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"But we're a diverse nation," he said, to a crowd that was almost entirely white. "We're going to win when we look like America. We need to be white, we need to be brown, we need to be black, we need to with tattoos, without tattoos, with pony tails, without pony tails, with beards, without."
The Republican Party also needs (openly) gay members—and, as important, voters who might well agree with most or all of the party's rhetoric about smaller government but are put off by what they rightly see as revanchist attitudes toward alternative lifestyles. There's a palpable—and largely correct—feeling that many leading conservatives and Republicans would love not simply to scotch all this talk of marriage equality but any "normalizing" of homosexuality or lesbianism as a sexual preference. Cue Huckabee, Bachmann, the American Family Association.
That backward-looking feeling gets in the way of the central political message that Rand Paul and other libertarian-leaning conservatives and Republicans are selling as the best way forward not just for the GOP but the country. A majority of Americans think that same-sex marriages should have the same legal status as man-woman couplings and, as the College Republican National Committee's recent report stressed, younger voters see attitudes toward same-sex marriage as a "deal-breaker." That is, Millennials are less likely to vote for a candidate they agree with on most issues if he or she is against marriage equality. From a strictly tactical perspective, if the GOP wants to be the anti-gay-marriage party, it will diminish its future prospects.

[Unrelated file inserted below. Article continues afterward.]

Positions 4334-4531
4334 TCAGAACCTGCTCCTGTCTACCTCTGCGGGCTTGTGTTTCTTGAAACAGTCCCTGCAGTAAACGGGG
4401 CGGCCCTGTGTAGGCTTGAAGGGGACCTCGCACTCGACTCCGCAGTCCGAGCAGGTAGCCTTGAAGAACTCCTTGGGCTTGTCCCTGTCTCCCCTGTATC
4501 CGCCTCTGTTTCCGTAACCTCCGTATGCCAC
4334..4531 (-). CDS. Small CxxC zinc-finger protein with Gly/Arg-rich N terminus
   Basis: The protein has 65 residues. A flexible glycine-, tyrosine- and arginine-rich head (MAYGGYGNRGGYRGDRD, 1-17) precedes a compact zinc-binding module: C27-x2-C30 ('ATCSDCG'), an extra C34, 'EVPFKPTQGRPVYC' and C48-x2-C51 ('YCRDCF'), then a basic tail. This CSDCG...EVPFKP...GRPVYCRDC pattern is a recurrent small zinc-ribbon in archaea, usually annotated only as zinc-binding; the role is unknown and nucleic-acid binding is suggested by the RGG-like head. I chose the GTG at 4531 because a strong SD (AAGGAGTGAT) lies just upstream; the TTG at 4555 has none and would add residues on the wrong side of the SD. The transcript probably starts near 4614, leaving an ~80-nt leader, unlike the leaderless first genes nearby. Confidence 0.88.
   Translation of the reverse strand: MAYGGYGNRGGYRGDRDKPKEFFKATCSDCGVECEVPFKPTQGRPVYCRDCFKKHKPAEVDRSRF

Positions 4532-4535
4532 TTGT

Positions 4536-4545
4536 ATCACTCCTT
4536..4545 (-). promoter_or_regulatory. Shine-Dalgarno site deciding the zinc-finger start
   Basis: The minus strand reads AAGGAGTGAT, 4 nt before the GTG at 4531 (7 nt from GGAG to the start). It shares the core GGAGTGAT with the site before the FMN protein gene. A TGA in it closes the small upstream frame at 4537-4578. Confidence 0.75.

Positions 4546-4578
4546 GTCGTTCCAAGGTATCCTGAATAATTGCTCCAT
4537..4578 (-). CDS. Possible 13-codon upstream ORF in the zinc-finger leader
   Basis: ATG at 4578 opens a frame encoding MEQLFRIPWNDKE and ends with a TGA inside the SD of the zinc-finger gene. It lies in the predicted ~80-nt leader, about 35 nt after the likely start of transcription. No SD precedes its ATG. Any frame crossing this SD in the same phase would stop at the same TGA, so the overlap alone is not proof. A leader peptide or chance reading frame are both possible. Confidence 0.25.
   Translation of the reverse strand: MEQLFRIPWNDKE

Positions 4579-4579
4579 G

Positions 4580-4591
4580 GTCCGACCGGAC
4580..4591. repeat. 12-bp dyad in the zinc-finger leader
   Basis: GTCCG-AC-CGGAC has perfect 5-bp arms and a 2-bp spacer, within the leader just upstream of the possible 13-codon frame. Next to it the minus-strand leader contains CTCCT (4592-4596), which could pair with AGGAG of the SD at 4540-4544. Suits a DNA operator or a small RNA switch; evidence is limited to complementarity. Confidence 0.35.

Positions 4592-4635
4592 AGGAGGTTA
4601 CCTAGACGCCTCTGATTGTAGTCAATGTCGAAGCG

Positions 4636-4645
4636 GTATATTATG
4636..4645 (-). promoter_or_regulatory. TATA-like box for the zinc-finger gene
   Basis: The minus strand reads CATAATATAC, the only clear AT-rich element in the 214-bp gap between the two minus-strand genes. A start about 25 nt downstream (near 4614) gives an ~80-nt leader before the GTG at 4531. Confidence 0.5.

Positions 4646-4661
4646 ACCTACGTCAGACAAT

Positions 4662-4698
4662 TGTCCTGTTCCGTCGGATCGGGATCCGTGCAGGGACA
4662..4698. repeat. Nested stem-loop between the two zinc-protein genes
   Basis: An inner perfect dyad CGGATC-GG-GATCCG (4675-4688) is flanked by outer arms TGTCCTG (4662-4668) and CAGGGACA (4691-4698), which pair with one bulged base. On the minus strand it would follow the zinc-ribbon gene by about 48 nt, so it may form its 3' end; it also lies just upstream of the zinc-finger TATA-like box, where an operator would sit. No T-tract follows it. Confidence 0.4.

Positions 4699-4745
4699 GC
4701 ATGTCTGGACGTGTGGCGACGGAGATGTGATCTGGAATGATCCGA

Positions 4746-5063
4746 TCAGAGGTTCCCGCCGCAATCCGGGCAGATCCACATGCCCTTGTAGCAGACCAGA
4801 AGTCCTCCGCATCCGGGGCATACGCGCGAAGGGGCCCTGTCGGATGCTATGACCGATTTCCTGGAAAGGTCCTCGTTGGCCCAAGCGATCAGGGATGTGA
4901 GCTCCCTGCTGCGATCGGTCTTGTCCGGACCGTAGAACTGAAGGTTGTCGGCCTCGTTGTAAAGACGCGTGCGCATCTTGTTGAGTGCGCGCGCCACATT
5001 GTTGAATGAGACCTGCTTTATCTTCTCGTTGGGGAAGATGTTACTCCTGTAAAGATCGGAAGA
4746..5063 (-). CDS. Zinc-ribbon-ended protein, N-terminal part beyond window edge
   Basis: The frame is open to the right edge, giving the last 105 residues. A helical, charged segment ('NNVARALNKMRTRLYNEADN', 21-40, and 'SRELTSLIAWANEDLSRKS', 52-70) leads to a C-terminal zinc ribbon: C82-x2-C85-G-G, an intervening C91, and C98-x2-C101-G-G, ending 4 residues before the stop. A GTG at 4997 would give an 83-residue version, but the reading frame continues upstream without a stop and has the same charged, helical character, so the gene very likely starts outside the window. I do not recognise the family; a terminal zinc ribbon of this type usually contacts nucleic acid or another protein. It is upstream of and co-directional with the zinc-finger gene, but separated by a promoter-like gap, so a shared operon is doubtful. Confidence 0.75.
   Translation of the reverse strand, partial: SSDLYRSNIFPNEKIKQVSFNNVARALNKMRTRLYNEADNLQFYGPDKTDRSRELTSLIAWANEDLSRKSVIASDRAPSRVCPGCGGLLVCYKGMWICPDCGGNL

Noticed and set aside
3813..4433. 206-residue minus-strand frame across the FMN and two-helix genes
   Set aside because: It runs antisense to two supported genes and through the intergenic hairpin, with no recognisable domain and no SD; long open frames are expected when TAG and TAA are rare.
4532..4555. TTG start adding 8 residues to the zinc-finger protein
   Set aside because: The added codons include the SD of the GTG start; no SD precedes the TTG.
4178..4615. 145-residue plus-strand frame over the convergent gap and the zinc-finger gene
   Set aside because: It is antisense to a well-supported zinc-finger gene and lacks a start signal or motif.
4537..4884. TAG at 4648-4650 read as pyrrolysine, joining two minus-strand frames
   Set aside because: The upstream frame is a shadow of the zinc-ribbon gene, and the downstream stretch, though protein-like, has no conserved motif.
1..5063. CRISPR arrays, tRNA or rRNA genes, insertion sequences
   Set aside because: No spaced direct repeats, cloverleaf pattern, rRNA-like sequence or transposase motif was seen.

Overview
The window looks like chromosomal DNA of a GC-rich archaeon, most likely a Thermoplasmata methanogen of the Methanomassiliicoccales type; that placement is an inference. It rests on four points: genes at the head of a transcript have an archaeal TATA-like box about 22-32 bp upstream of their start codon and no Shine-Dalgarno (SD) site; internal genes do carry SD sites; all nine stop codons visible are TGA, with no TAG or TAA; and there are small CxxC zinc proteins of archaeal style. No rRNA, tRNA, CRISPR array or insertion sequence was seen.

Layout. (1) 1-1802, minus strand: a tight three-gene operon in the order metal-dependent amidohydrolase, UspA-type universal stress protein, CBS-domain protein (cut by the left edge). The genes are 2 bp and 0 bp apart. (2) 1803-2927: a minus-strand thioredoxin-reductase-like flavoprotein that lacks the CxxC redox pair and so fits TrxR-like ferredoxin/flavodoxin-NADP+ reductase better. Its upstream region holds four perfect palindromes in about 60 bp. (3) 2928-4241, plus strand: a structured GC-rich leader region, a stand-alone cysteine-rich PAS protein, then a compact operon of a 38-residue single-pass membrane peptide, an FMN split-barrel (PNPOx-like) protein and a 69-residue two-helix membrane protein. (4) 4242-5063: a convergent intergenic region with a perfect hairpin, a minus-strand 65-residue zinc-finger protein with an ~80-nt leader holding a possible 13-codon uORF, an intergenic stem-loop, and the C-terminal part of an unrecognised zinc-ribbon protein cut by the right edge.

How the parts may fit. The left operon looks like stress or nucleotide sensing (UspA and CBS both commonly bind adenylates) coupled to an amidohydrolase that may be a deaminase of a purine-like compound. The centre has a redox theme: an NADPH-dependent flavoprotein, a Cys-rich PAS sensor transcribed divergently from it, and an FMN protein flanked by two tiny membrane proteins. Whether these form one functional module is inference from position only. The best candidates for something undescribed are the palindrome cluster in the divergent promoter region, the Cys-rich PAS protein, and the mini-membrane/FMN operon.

More than any other politician on the national scene, Rand Paul has consistently argued for limiting the size, scope, and spending of government during his short time in office. No one, including such a civil libertarian stalwart as Sen. Ron Wyden (D-Oregon), has been more effective in pushing for constitutional limits on state power used at home or abroad in the name of the "War on Terror." The reason Paul is the leader of the rising libertarians in Congress—and drawing sad-sack attacks from scholars at the American Enterprise Institute and writers at National Review—is precisely because he is holding the conservative movement to its stated rhetoric of minimizing goverment across the board. Most Republican get the vapors the minute that cuts in defense spending or old-age entitlement reform are broached. Not Paul.
It's good that he clarified his position during the course of the day, but Paul's immediate reaction to the Supreme Court ruling is at odds with his expansive view of a party that needs "to be like the rest of America." In an age of prolonged recession caused by government interference in the economy, of prolonged overseas wars caused by government recklessness in both articulating and prosecuting foreign policy, and of prolonged deficits caused by an inability to reel in the size, scope, and spending of government at all levels, Rand Paul has the right message and the right solutions. Trepidation about gay marriage, or pot legalization (another issue that has majority support), or other social issues just shouldn't figure into his discussions about paring back the state.
For the past decade, a majority of Americans agree that "the government is trying to do too many things that should be left to individuals and businesses." That same majority thinks that marriage equality is OK. The first national politician who seriously and credibly fuses those two sentiments into a coherent platform will transform America—and in a good way.